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If We Want To Learn About Child Well-Being, We Need To Go To The Source: Children

Posted on October 18, 2016

img_0840Children know the most about their daily lives than anyone else so it is time to start learning from children. On October 11, the Schubert Center hosted Asher Ben-Arieh, PhD and Sabine Andresen, PhD for “How Children View Their Worlds: Children’s Subjective Well-Being in 19 Countries.” Continuing the Schubert Center’s 2016-2017 Conversation Series, Ben-Arieh and Andresen discussed the empirical findings from the Children’s World study which is an international survey of children’s well-being that has collected data from 54,000 children in 19 countries. Their lectures highlighted why learning from children is important to our understanding of their well-being.

img_0835Dr. Asher Ben-Arieh, Director of the Haruv Institute and Professor at the Paul Baerwald School of Social Work and Social Welfare at the The Hebrew University of Jerusalem, began by highlighting changes in the field of child welfare. In fact, the child welfare has moved to child well-being. Child well-being is a relatively new concept that does not even translate in many other languages and has led given more energy and ideas for a child-centered perspective. The field has shifted away from focusing on children’s basic needs and survival to a focus on children’s quality of life and incorporating children’s rights into how we understand their well-being. With this shift came the need to directly ask children about their needs, emotions, relationships, and contributions. The Children’s Word International Survey of Child Well-Being is a world-wide research survey that asks children questions about their subjective well-being and daily activities. The survey was conducted in 19 countries with approximately 89,000 children. Survey questions included asking children about their happiness; safety; relationships with parents, siblings, teachers, and friends; and activities. Results from the survey show that variations of children’s subjective well-being exist across countries. These variations allow researchers to explore what factors are associated with well-being in a variety of cultures and languages, why some children are happier in some countries and not others, and what can be done to improve children’s well-being across the globe. Results from the survey suggest that bullying, children’s perceptions of safety, and children feeling respected and that their voices are being heard are important for predicting children’s subjective well-being.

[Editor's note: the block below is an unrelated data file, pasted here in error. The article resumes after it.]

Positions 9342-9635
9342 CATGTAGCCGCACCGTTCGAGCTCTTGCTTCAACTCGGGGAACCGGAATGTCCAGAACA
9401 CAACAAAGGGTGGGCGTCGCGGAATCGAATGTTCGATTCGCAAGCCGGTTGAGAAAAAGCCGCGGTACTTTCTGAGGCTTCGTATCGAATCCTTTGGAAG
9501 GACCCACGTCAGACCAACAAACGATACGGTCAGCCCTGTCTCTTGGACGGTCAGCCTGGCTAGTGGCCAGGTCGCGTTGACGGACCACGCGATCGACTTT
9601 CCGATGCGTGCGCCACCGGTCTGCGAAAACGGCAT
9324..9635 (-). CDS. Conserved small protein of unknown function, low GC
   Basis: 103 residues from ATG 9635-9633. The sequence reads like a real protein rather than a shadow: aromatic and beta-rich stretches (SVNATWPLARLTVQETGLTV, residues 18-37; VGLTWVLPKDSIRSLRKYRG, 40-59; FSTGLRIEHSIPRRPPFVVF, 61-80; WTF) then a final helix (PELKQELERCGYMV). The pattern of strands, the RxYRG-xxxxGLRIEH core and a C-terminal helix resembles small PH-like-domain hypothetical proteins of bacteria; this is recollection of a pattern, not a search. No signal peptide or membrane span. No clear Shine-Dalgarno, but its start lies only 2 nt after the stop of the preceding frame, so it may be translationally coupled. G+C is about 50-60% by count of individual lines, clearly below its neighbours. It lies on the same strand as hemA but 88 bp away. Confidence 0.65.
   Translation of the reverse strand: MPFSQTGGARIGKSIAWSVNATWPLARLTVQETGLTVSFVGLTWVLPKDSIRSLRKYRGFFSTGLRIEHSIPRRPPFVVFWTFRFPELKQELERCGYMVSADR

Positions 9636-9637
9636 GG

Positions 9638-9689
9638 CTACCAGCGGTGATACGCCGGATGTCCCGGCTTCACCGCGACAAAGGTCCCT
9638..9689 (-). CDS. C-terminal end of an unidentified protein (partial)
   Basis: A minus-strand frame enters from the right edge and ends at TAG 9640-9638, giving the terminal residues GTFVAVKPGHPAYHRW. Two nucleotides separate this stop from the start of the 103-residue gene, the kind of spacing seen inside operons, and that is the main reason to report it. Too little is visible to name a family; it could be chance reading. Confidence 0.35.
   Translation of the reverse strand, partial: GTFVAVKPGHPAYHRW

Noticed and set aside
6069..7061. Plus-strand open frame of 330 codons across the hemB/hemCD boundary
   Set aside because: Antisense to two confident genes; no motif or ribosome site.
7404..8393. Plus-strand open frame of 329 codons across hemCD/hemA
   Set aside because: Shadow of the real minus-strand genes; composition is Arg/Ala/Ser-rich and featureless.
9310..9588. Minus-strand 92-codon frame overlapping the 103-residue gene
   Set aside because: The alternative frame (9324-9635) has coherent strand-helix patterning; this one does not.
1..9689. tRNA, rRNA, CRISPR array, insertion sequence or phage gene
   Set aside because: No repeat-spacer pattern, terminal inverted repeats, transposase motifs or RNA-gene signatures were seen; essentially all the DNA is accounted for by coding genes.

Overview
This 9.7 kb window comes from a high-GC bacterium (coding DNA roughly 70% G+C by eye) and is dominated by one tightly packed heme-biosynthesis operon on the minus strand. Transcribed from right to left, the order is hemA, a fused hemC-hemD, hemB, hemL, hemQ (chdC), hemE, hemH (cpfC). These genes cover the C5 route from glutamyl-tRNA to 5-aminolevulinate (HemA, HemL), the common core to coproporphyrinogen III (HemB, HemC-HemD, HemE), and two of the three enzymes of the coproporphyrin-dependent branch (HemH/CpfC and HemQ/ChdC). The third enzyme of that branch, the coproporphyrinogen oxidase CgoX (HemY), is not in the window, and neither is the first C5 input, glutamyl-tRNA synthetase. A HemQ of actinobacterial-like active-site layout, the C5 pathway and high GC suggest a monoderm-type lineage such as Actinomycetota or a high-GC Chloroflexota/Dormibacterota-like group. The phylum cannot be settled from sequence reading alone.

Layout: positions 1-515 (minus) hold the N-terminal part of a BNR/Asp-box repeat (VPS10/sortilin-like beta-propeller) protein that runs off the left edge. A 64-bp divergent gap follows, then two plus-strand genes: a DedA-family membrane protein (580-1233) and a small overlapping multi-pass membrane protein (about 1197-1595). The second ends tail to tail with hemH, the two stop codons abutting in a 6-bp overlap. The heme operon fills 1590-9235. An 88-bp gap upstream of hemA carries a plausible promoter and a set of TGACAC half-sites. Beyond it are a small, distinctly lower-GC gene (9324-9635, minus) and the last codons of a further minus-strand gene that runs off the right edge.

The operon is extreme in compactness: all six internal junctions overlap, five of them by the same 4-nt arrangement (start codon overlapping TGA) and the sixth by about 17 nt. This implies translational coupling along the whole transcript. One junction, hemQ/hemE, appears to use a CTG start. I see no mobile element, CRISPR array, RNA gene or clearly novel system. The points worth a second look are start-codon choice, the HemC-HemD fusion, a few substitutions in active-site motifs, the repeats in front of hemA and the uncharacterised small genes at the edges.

img_0853Dr. Sabine Andresen, Professor at Goethe University Frankfurt, discussed the connections between family well-being and child well-being. Family relationships are important for developing child well-being and children’s overall satisfaction. The Children’s World study assessed children’s subjective views of their own families and relationships. Dr. Andresen’s research used the results from the Children’s World study to investigate how different family structures vary in different countries and if these differences are tied to measures of well-being. She noted that the survey fell short as family is not a single, definable concept, as family structure is varied. However all definitions of “family” involve a level of care being provided. Her analysis suggests that family structures and family relationships are important to children’s well-being. Children living with both parents are happier with their family relationships and family life in all countries. Children living with single parents are affected by socio-demographic factors, as single parents tend to have severe pressures in their life, such as financial insecurities. In addition, there are not many differences between children living with single parents or children in separated families. Children in separated families report being less satisfied with the people they live with and tend to feel less safe at home. Dr. Andresen provided more context to these findings, by presenting qualitative data she had collected with families living in Germany. In these interviews children felt that having two parents offered more opportunities and that having the ability to make choices and doing things as a family was very important to their well-being.

Download the presentation from this event

Read The Observer article of the event here.

Page last modified: October 18, 2016